Back in 1969 the New York Mets, a struggling team at the time, pulled off one of the most amazing comebacks in baseball.
You could say that Jeff Davis, LRG member and state representative for southwest Florida, has much in common with the “Miracle Mets.” He has made quite a comeback after a harrowing journey before finally receiving a GIST diagnosis and the treatment he needed to be restored back to health.
Jeff’s GIST journey started in January of 2013, when he sought medical attention for fatigue, weakness and abdominal discomfort.
He was no stranger to medical issues. Jeff had battled prostate cancer, and had gone on Disability in 2008 due to myasthenia gravis (A chronic autoimmune neuromuscular disease of the skeletal (voluntary) muscles of the body). This time, though, he was to face a long and life-threatening series of delays in diagnosing GIST, which eventually led him to the treatment that would restore his health.
Jeff’s GIST Journey
Seen by a GI specialist, Jeff underwent a series of colonoscopies within a year, having had several pre-cancerous growths removed. He became severely anemic, and was placed on a regimen of iron pills, which garnered slight improvement.
In September of 2013, he was rushed to the emergency room, and required multiple transfusions due to internal bleeding. In spite of a series of tests (but no CAT scan), no definite reason was found. He was referred to a hematologist at an oncology center, where he received iron infusions. His hemoglobin levels somewhat improved.
Three months later he stopped the iron infusions, but in January 2014, he was still weak. He received more iron treatments, and finally returned to the GI specialist. A CAT scan was finally ordered. In February 2014, a mass was found in his abdomen and he was then scheduled for a consult at H. Lee Moffit Cancer Center.
Later that month, Jeff ended up in the ER. He couldn’t keep food down, and had become severely dehydrated. After being released, he was called back in for an additional CAT scan, which showed blockage in his intestine. He was admitted to clear the blockage, and was also diagnosed with pneumonia. This was a low point for him.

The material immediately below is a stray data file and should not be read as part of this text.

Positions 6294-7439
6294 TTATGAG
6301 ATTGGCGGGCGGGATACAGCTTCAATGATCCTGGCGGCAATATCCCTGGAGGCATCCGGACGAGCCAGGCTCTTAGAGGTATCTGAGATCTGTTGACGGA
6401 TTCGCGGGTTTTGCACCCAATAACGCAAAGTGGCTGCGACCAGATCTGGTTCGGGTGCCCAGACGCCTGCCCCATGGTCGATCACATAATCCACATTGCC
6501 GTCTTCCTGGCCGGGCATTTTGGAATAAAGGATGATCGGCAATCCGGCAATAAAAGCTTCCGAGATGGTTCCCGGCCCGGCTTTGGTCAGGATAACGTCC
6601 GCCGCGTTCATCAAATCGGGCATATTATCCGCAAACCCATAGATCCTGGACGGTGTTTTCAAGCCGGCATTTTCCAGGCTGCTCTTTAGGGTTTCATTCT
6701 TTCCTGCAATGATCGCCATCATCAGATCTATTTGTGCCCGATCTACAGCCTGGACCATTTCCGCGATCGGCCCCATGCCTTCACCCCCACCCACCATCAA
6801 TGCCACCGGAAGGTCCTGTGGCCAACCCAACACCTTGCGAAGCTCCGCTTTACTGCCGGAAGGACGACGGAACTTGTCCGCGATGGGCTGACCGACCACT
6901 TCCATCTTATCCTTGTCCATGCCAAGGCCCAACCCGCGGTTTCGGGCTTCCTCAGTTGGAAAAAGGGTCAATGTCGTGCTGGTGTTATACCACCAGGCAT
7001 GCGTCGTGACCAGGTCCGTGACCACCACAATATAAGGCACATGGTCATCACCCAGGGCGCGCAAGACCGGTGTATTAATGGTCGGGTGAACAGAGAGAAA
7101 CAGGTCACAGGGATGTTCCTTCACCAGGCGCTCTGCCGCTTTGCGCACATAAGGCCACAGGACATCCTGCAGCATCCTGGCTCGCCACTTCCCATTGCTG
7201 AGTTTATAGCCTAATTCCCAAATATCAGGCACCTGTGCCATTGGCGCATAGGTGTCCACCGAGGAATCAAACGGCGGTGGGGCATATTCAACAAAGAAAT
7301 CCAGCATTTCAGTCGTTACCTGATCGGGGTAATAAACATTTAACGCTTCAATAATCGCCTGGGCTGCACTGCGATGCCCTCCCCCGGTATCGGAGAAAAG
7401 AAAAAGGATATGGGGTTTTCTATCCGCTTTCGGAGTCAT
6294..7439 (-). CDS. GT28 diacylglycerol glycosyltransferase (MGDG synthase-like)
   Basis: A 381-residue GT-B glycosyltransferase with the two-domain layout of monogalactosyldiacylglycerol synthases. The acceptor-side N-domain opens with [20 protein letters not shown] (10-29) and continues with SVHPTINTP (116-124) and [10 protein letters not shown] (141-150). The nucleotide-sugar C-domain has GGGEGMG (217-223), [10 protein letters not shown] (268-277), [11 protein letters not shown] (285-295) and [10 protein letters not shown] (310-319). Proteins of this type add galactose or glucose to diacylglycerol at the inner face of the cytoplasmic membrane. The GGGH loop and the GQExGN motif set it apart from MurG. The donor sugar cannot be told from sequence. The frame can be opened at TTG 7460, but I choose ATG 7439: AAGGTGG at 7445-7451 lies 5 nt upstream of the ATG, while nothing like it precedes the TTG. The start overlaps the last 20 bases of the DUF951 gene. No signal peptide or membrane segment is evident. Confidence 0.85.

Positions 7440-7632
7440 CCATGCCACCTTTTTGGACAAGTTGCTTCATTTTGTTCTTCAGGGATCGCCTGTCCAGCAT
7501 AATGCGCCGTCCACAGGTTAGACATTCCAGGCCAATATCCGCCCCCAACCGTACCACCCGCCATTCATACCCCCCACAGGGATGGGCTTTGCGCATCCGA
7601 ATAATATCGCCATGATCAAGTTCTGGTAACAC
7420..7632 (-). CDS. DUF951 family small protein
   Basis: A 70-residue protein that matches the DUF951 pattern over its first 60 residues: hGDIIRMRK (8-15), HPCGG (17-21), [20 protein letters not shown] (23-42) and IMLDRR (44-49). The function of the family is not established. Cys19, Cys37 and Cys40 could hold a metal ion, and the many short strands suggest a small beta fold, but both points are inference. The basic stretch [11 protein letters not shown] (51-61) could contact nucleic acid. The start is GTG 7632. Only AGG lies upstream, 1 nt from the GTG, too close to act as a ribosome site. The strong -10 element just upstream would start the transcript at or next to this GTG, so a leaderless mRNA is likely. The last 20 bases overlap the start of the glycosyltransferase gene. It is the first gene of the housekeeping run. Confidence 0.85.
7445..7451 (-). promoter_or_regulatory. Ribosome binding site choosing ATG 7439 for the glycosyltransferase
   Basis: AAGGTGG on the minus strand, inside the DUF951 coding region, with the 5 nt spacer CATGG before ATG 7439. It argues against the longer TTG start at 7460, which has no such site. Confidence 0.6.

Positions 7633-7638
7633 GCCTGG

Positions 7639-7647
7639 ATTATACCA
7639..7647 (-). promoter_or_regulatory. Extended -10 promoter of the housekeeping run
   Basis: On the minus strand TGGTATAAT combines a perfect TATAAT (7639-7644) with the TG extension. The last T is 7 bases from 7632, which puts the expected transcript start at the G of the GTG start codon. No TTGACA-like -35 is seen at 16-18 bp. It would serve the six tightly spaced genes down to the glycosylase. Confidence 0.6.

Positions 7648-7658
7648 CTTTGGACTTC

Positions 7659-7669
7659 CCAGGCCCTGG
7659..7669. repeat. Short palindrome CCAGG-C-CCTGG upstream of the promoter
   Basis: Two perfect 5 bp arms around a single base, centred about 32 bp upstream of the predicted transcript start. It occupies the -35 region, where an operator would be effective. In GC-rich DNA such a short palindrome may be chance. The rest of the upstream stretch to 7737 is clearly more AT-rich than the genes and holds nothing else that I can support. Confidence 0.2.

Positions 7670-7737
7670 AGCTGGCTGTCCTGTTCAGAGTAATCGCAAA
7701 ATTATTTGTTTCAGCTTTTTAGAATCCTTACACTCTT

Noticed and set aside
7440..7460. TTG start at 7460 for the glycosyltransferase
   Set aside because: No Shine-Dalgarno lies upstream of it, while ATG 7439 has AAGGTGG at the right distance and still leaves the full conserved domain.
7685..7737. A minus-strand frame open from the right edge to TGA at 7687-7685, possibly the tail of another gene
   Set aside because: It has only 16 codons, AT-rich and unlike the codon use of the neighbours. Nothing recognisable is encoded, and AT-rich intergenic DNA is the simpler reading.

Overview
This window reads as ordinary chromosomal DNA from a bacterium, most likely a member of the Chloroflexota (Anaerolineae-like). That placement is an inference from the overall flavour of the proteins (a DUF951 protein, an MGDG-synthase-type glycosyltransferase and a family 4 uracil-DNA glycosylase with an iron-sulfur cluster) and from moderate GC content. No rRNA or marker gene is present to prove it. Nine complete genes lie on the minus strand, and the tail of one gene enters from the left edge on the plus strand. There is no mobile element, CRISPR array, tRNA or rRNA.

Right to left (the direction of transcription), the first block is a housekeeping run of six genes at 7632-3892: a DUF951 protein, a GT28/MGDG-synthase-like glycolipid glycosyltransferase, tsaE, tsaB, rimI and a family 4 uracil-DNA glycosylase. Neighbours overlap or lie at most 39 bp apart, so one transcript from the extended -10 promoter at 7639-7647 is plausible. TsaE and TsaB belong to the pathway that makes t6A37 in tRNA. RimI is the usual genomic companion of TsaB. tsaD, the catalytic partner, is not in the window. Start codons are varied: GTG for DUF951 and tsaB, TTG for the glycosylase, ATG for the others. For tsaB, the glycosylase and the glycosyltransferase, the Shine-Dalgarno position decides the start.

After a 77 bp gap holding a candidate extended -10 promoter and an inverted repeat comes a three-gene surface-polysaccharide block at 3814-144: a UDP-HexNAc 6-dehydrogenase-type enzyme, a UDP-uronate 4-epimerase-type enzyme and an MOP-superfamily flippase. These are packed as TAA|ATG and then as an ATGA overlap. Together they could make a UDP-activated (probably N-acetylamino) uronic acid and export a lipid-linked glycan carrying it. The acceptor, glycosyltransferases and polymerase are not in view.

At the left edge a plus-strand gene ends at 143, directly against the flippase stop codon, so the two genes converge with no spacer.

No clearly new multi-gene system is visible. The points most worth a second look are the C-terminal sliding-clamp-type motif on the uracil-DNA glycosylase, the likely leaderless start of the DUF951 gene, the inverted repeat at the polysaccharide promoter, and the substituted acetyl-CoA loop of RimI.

Finally, in March of 2014, Jeff met with a surgeon at Moffit, who gave him the bad news that the tumor was inoperable: it was too vascular and was wrapped around the small intestine. His cancer had also metastasized to the liver.
But the physician finally gave Jeff some good news. Although the diagnosis was GIST, there was a treatment that had proved effective on his other patients: Jeff was placed on 400 mg of Gleevec.
Jeff did experience side effects, which included loss of appetite, skin rash, and sleeping difficulties. When he became severely depressed, he knew he needed help. He joined a cancer support group at a local hospital, and eventually was put in touch with another GIST patient, who shared that her daughter had found the Life Raft Group online. Jeff googled the LRG, and registered as a member in late spring of 2014.
He lost 50 pounds between March and September, but after only two months, the tumor had shrunk by 25 percent. By his next visit, it had shrunk by 50 percent, and the spots on his liver had disappeared.
Having become informed through his contact with the Life Raft Group, Jeff recognized the importance of mutational testing, requested that it be done, and discovered he was Exon 11. He decided he wanted to see a GIST specialist, and found Dr. Jonathan Trent of Sylvester Comprehensive Cancer Center. When he consulted with Dr. Trent in December 2014, he found that there continued to be shrinkage, and he remains on his 400 mg dosage of Gleevec.
Today, he feels 100 percent better than he did a year ago. He attributes this to his positive attitude, strong will and support system headed by his wife, Adrienne. They will celebrate their 47th wedding anniversary this coming August. He is also grateful for the support of fellow GISTers in the Life Raft Group, and his family and friends.
A graduate of the GIST Expert Training course, Jeff decided to volunteer as an LRG state leader because he felt the skills he developed through careers as a sales manager, teacher and financial advisor could be utilized in this role to help others. He would like to help others avoid the misdiagnosis that took 15 months of his life before receiving a proper GIST diagnosis.
His advice to newly diagnosed patients is straightforward: Seek out a GIST expert, join a support group, don’t be afraid to ask for help from friends and family, and don’t give up hope.
Jeff is a fan of miracles. “I get up every morning with one thought in mind: We’re one day closer to finding a cure for GIST.”